Employees must have the emotional intelligence and empathy to deal with angry customers and remain polite, even when doing so may be extremely difficult. An important part of providing excellent customer service is for CSRs to maintain a consistently cordial and upbeat attitude throughout the entire call, despite any frustrations that the customer may voice over the telephone. At the same time, while many organisations might find it tempting to direct customers to automated methods such as chatbots, rather than a live person, doing so takes away the personal touch that many customers are seeking when they are calling in for answers. When speaking with difficult callers, the important part for CSRs is to listen to each concern being voiced by the customer, while keeping a calm demeanour and repeating that information back to them once they’ve finished. Staying away from the hold button will also benefit your customer experience and show the customer that you care about their experience and value their time.
A happy workforce results in happy customers and creating a positive environment for your employees will extend to creating a positive customer experience. You can attain a satisfied workforce and a positive environment through the rewarding of speedy calls and a quality customer service.
Offering a common goal or mission for the contact centre organisation to work towards also goes a long way in motivating the team and keeping them motivated for when morale can get low. Reminding the team of the importance they play in helping solving customer issues, and painting what might be seen as a monotonous and difficult job in a new light, can open the eyes of employees and help provide more of a purpose to their day-to-day tasks. For example, CSRs working in a retail contact centres might feel like they’re only helping customers process returns or put orders through, which on the surface, doesn’t sound very exciting. However, an alternative way to look at it would be to view it from the lens of helping these customers make someone’s birthday or holiday by finding the perfect gift, pamper themselves with the perfect purchase, or even make them feel better through a little bit of retail therapy.
Going hand in hand with a unified mission, is delivering training programs that have the ability to create experts on the phone. Customer service reps won’t provide exceptional service if they aren’t trained with the skills and knowledge, and they need to make smart decisions on the phone. A call centre agent that has received training in the company’s process, security protocols, and goals, will feel comfortable, confident and empowered during their customer interactions. Therefore, they won’t hesitate to answer questions or fix a problem because they are endowed with the knowledge of the products and services inside and out, and value the customer.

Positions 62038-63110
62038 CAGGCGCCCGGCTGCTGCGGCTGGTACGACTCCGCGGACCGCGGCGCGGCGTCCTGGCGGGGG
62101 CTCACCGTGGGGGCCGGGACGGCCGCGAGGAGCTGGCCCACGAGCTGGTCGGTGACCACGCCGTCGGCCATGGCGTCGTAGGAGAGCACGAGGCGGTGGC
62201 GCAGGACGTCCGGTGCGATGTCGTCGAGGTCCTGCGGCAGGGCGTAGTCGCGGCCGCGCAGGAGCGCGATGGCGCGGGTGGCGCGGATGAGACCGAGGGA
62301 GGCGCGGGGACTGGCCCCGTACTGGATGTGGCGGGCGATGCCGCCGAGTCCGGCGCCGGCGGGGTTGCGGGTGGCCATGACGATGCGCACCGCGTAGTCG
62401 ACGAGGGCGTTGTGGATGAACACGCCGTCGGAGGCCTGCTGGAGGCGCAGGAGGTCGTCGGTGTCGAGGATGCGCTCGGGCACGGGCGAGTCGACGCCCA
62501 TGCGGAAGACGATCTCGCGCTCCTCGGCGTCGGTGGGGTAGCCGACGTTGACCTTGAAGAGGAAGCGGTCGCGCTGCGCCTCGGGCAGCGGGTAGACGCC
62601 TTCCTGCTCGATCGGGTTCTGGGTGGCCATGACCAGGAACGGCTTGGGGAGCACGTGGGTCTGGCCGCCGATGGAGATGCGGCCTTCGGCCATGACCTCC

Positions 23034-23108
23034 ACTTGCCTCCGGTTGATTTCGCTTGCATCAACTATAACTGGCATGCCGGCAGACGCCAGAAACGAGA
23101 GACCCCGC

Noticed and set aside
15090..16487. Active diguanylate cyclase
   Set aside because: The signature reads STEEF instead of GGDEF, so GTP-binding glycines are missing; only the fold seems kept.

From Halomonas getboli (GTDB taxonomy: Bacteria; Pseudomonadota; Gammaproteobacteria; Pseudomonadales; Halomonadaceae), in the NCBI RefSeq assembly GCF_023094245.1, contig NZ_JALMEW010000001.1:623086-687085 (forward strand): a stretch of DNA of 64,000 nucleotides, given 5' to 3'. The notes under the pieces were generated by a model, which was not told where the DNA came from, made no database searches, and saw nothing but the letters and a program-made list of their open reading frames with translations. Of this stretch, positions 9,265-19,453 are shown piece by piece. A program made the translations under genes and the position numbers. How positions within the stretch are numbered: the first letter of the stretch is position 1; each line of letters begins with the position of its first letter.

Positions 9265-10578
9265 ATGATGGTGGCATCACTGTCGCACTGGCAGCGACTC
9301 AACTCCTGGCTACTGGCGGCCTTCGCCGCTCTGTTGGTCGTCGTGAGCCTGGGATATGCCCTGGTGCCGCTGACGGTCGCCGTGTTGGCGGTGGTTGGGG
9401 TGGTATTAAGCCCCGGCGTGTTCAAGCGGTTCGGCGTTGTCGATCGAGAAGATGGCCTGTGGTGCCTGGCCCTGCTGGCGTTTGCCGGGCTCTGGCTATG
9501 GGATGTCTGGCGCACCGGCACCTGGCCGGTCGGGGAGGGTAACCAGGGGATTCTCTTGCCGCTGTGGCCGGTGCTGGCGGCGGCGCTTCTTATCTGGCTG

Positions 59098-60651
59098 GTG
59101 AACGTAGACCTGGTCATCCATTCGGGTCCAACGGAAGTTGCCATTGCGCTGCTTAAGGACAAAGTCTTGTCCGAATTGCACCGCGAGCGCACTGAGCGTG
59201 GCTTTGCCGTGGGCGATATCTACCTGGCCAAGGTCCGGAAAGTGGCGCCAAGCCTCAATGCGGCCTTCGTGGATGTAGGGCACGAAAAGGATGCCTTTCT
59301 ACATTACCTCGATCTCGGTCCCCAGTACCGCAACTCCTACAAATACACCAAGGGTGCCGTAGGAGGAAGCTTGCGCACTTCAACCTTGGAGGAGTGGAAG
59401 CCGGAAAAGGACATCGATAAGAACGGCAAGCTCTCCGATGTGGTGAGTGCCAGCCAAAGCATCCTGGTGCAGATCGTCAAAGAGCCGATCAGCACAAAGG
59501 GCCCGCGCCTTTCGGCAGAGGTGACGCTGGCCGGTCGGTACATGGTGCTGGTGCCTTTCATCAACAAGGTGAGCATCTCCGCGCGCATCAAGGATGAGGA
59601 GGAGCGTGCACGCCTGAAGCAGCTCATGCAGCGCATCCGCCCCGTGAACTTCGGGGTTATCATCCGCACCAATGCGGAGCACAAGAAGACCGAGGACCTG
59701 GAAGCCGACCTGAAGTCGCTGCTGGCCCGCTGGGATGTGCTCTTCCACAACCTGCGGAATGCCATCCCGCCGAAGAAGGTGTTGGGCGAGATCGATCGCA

Focusing on Security
A company that is static and unwilling to change their behaviours and practices in regard to the protection of customer information is a company that is an easy target for a data breach. Call recordings pose a major threat to be breached, often containing sensitive information like payment card data and other PII. Cyber criminals continue to evolve their methods and look for ways to beat your security, so your business needs to evolve as well. Contact centres and their agents have to be on the watch for criminal activity as the threats continue to grow.
For contact centres processing payments over the phone, DTMF masking solutions, like Semafone’s Cardprotect, can help deter and thwart any attempts made by criminals to try and access payment data. Cardprotect enables callers to input their credit card numbers over their telephone keypad, while the solution masks the dial tones, and the agent is able to remain in constant communication with the caller and provide any trouble shooting if required. At the same time, CSRs are free to complete call wrap up tasks while the customer inputs their payment information, helping to reduce average handling times (AHT), and increasing overall efficiency. In the end, not only will your customers appreciate the seamless payment process, but they’ll feel confident about the safety of their credit card information and have a better respect for the business that is handling it.